BRAF (v-raf murine sarcoma viral oncogene homolog B1)

2020-05-01   Enric Domingo 

Oncologia Molecular i Envelliment, Centre dInvestigacions en Bioqumica i Biologia Molecular (CIBBIM) Hospital Universitari Vall dHebron Passeig Vall dHebron 119-129 Barcelona 08035, Catalonia, Spain


Atlas Image
Probe(s) - Courtesy Mariano Rocchi, Resources for Molecular Cytogenetics


Review on BRAF, with data on DNA, on the protein encoded, and where the gene is implicated.



The main isoform of the BRAF gene (NM_004333) is composed of 18 exons spanning in a region of 205601 bp.


The main transcript NM_004333 has 6459 bp.


BRAFP1 (alias BRAF2) in Xq13.3



The real sequence A31 G32 A33 was erroneously considered R31 P32. As the A33 was missing in previous sequences, some articles have erroneously assigned wrong numbers to coding mutations and amino acids (i.e. V599E mutation instead of V600E).
Atlas Image
Figure 1. Diagram of the BRAF protein in scale. Numbers inside the blue boxes indicate the exon from which is translated each part of the protein. The three boxes inside represent the conserved regions of the protein with the ARAF and RAF1 genes (CR1, CR2 and CR3). With green bars are represented three different domains: RBD (Ras binding domain), CRD (Cysteine-rich domain) and KD (Kinase domain). A conserved glycine motif (G-loop) in exon 11 is indicated with a red bar and the activation segment (AS) in exon 15 with a pink bar. The black arrows indicate the major phosphorylation sites of the protein. C: Carboxyl-terminal; N: Amino-terminal.


Amino acids: 766. Molecular Weight: 84437 Daltons. The BRAF gene is a proto-oncogene that belongs to the Serine/Threonine Kinase Family. It is also a member of the RAF Subfamily together with the ARAF and RAF1 genes.


BRAF is expressed in most tissues. Protein expression using antibody staining is not mainly consistent with RNA expression.




BRAF is a serine/threonine kinase that belongs to the RAS/RAF/MEK/ERK/MAPK pathway, which is involved in the transduction of mitogenic signals from the cell membrane to the nucleus. BRAF in its inactive form has region CR1 autoinhibiting region CR3 that contains the Kinase Domain, preventing BRAF kinase abilities. The activated form of BRAF is triggered by Ras proteins. RAS is inactive when bound to GDP, but when it binds to GTP becomes active and promotes phosphorylation and activation of BRAF and the pathway signal. This step is mediated by the Ras Binding Domain (RBD) in CR1 of BRAF, which is released ceasing the kinase inhibition. Several downstream genes have been found to be activated by this pathway, among them, CCND1 (cyclin D1), CCND2 ( cyclin D2) and CCND3 (cyclin D3) (self-sufficiency in growth), VEGF (angiogenesis), MYC (insensitivity to antigrowth signals), ITGB3 (b3-integrin )(tissue invasion and metastasis) and MDM2 (apoptosis evasion, limitless replicative potential and angiogenesis).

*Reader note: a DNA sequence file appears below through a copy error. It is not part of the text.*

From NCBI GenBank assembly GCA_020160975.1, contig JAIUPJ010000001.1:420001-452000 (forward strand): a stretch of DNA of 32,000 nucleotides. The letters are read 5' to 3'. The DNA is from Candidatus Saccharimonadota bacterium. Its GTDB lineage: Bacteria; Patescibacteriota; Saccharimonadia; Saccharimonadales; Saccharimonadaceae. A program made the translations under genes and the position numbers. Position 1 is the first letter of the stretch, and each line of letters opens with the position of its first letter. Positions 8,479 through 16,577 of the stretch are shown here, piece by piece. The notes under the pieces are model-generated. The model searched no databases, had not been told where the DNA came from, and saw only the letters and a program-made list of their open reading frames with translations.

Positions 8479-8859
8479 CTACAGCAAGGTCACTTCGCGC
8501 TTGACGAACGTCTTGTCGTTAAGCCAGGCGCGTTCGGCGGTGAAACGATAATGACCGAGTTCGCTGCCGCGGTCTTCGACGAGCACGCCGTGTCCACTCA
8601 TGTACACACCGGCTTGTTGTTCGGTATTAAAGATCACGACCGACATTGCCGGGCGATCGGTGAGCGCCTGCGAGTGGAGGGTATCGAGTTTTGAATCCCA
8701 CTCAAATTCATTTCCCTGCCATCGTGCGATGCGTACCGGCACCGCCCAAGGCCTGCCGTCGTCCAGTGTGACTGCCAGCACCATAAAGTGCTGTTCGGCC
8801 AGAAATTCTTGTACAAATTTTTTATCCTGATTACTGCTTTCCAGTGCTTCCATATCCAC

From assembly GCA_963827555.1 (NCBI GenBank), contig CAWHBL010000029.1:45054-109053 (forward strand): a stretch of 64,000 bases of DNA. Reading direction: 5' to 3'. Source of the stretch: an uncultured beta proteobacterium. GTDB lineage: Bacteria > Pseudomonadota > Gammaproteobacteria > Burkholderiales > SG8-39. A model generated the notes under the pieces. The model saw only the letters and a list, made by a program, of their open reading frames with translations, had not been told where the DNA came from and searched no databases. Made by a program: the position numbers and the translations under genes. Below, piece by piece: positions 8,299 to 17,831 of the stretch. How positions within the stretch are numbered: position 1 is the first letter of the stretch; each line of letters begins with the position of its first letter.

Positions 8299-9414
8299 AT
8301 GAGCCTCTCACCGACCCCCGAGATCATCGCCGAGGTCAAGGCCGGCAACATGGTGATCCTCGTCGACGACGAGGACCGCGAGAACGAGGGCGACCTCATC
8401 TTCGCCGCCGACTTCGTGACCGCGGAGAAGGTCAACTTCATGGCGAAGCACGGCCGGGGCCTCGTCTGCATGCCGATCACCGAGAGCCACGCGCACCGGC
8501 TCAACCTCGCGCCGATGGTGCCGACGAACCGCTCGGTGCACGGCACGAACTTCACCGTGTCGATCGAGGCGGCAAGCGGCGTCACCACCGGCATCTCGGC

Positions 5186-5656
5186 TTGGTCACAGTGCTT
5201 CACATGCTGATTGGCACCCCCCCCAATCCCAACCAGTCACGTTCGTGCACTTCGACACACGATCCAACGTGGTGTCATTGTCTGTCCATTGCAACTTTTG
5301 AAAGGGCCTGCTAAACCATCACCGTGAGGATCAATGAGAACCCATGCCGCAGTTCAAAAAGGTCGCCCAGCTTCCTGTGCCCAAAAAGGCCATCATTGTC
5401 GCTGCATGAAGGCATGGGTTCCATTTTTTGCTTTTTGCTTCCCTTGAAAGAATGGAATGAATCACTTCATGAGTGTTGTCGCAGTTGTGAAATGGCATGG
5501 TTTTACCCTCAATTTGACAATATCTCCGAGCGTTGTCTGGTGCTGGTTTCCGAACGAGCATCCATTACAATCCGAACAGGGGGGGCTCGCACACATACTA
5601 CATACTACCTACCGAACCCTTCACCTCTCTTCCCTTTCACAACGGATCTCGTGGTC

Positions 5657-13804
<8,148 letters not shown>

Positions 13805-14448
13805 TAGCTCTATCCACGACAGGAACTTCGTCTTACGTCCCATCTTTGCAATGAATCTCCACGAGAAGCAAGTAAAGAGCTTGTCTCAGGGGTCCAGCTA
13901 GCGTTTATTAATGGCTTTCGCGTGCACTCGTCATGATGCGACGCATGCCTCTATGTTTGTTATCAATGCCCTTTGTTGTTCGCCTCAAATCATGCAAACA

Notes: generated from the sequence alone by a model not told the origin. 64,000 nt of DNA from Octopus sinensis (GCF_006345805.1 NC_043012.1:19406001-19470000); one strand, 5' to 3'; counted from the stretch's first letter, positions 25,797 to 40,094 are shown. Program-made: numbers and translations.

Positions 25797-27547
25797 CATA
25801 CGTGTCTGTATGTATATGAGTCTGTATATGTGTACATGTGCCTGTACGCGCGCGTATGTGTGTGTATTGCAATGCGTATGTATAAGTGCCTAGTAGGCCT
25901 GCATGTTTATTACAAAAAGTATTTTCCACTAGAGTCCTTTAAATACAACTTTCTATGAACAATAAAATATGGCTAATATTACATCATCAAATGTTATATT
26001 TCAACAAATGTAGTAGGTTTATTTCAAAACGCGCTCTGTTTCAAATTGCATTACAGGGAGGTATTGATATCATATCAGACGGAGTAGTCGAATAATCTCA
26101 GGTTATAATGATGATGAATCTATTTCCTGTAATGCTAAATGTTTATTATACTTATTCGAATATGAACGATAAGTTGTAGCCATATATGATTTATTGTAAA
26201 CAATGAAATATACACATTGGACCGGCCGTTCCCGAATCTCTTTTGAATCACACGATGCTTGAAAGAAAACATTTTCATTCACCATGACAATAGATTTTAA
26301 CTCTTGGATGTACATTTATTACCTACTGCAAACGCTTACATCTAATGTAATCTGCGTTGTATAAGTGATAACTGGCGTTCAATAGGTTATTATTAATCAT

BRAF shares three conserved regions (CR1, CR2 and CR3) with the other two RAF genes: ARAF and RAF1 (Figure 1). CR1, which has 131 aa, contains the cysteine-rich domain (CRD) and most of the Ras binding domain (RBD). These two domains bind to RAS-GTP. CR2, which has 16 aa, is rich in serine and threonine residues, including S365 as an inhibitory phosphorylation site. Finally CR3, which has 293 aa and has the kinase domain, contains also the G-loop GXGXXG motif (highly conserved in most of the human kinases), the activation segment and the regulatory phosphorylation sites S446, S447, D448, D449, T599 and S602. The other two RAF genes do not show pathogenic mutations for unclear reasons.



BRAF contains several single nucleotide polymorphisms, both synonymous and non-synonymous. It is unclear whether any of them may impact BRAF function.
Atlas Image